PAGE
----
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New tool lets landlords ‘bank check’ prospective tenants
Landlords typically rely on credit checks to scrutinize prospective tenants, but it’s a method replete with blind spots. Fortunately, a potentially better way of determining renter suitability has come to market.
“We offer credit check but our primary verification method for applications, which we provide to landlords, is a turnkey pre-screening with our bank check, and what it does is instantly verify the income and expense profile of our tenant applicant today and in the past year, so we can prove to the landlord what their payroll transactions are and what their payroll amount is every month,” Craig Schoen, CTO and co-founder of Rentify, a platform that launched in September, told CREW.
“We show their average bank balance every month, and those are critical numbers because landlords have never had access to this. Even if someone gave their paper bank statements, it would take time to verify and now we do it all in minutes, so landlords understand where applicants stand in the process.”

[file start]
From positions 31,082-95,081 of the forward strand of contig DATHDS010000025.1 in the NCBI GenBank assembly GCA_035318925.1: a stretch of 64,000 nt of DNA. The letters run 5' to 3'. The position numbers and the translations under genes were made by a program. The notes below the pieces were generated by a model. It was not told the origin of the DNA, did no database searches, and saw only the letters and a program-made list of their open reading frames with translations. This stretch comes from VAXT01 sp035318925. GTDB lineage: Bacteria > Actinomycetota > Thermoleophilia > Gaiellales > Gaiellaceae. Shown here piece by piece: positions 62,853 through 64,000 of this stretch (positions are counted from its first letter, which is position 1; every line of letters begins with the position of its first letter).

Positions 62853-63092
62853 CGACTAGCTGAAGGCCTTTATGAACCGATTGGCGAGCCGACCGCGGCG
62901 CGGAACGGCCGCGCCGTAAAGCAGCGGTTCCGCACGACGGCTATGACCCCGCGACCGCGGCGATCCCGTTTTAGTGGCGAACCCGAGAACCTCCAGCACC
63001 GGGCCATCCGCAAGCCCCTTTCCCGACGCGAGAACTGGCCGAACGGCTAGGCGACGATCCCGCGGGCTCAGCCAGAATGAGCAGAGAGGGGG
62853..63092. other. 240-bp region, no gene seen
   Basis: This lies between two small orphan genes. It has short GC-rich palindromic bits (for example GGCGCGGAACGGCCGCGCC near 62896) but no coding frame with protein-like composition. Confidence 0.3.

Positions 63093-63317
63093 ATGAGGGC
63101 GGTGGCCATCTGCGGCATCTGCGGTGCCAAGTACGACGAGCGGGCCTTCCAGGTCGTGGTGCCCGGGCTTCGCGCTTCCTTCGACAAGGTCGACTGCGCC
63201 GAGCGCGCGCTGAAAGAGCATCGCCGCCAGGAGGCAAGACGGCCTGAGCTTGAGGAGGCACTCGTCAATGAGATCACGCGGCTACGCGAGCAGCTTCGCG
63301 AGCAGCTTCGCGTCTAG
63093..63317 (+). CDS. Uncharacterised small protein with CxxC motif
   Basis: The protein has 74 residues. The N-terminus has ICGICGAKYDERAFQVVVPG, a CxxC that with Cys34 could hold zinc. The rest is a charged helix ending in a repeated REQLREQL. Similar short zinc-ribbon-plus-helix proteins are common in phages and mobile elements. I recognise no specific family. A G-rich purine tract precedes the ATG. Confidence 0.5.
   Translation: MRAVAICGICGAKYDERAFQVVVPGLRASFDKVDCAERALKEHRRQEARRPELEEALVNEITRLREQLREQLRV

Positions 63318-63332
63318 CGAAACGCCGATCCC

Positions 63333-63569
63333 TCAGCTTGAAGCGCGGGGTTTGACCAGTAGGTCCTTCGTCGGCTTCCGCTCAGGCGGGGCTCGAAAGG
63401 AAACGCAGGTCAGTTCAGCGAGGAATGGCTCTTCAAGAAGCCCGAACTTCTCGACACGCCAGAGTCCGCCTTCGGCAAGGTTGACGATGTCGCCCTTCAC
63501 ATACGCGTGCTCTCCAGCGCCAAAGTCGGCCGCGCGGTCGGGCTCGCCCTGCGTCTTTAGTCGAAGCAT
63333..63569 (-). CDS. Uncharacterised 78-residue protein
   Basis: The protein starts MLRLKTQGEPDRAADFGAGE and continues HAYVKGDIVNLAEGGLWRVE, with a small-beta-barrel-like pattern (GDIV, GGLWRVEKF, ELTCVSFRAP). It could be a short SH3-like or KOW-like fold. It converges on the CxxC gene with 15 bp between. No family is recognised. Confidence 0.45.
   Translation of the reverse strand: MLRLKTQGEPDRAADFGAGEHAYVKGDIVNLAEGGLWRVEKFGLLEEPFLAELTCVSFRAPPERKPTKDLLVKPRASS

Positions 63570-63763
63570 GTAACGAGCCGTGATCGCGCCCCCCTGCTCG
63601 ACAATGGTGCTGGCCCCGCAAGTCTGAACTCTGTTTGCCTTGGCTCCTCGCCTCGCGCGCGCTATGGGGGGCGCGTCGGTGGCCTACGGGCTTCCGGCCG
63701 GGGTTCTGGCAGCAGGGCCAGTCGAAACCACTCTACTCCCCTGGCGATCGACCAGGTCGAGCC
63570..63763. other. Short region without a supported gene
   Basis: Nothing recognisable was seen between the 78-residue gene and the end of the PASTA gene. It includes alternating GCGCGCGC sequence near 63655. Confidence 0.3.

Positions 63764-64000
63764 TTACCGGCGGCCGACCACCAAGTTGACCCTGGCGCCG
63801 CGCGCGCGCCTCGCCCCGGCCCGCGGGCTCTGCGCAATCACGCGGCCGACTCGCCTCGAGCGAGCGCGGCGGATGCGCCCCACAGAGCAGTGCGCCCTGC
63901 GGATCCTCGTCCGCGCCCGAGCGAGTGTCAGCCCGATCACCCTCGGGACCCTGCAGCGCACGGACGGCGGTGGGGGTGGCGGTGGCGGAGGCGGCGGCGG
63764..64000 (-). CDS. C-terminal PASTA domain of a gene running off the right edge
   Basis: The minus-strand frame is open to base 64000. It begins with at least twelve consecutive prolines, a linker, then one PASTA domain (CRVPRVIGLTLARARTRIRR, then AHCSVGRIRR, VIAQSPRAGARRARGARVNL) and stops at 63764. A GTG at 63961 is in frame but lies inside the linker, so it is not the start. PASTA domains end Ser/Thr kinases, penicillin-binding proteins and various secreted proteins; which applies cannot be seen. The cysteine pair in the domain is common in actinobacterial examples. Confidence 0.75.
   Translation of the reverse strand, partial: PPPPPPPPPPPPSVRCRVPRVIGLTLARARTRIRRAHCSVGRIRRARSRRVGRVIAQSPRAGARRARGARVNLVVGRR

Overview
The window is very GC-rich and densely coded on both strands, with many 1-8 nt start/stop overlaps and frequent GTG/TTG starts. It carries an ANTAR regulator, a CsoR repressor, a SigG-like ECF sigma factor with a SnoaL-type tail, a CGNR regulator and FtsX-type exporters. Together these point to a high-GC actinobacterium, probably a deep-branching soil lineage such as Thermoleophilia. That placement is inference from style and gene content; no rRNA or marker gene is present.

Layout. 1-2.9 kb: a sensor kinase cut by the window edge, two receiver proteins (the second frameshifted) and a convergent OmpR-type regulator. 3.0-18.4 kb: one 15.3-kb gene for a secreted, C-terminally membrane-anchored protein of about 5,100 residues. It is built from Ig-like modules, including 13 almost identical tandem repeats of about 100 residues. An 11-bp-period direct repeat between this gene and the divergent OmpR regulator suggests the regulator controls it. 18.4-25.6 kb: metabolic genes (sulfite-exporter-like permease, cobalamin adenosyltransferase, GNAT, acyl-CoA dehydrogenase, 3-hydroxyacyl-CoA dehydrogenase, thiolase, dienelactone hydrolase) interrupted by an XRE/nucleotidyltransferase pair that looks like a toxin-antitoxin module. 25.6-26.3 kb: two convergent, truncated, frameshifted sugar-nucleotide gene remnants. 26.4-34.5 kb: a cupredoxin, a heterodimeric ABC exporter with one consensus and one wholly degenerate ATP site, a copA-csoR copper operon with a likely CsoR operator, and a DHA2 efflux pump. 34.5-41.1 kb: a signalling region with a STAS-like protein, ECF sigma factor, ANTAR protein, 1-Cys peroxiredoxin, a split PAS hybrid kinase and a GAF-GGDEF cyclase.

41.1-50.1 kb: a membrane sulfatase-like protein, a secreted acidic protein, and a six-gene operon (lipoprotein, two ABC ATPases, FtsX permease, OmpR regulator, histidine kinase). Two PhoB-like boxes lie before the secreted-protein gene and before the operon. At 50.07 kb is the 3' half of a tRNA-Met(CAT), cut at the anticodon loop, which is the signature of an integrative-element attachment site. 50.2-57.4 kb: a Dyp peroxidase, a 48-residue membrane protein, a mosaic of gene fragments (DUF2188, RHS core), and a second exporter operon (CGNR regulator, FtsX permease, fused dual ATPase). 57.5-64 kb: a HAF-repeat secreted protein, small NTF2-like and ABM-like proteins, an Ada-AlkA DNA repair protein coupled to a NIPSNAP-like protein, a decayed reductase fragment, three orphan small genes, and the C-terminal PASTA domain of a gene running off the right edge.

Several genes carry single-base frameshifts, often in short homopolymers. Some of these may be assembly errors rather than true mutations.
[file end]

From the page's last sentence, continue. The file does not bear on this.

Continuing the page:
In addition to credit checks, landlords usually collect documents like paystubs and T4s manually, and a lot of back and forth emailing occurs throughout the process. But even that isn’t enough, according to Jamie Troke, president of Ekort Property Management in Belleville, ON, who says credit checks don’t provide real time analysis of spending habits and financial responsibility.
“It doesn’t verify that you work at Tim Hortons or that you have $1,200 in your bank account,” he said. “It just validates that you may pay your phone bill on time. What you get through a credit check is so minimal that it isn’t a reliable reflection of a tenant’s ability to pay their rent and of their habits.”
Perhaps the biggest reason credit checks aren’t reliable for landlords is that they’re not designed for them.
“What we found is credit checks are built for the lending industry to identify credit risk, but there’s a large departure. What landlords, small, medium or property managers, actually need to know comes from the bank account,” he said. “We focus on facts and look at where the prospect is today and where they’ve been in the past. If they say they’ve paid rent before but nothing in our analysis of bank accounts shows that, we highlight it to the landlord, which allows them to ask the right questions and gives them a stronger foundation than using unverifiable discussions with other landlords.”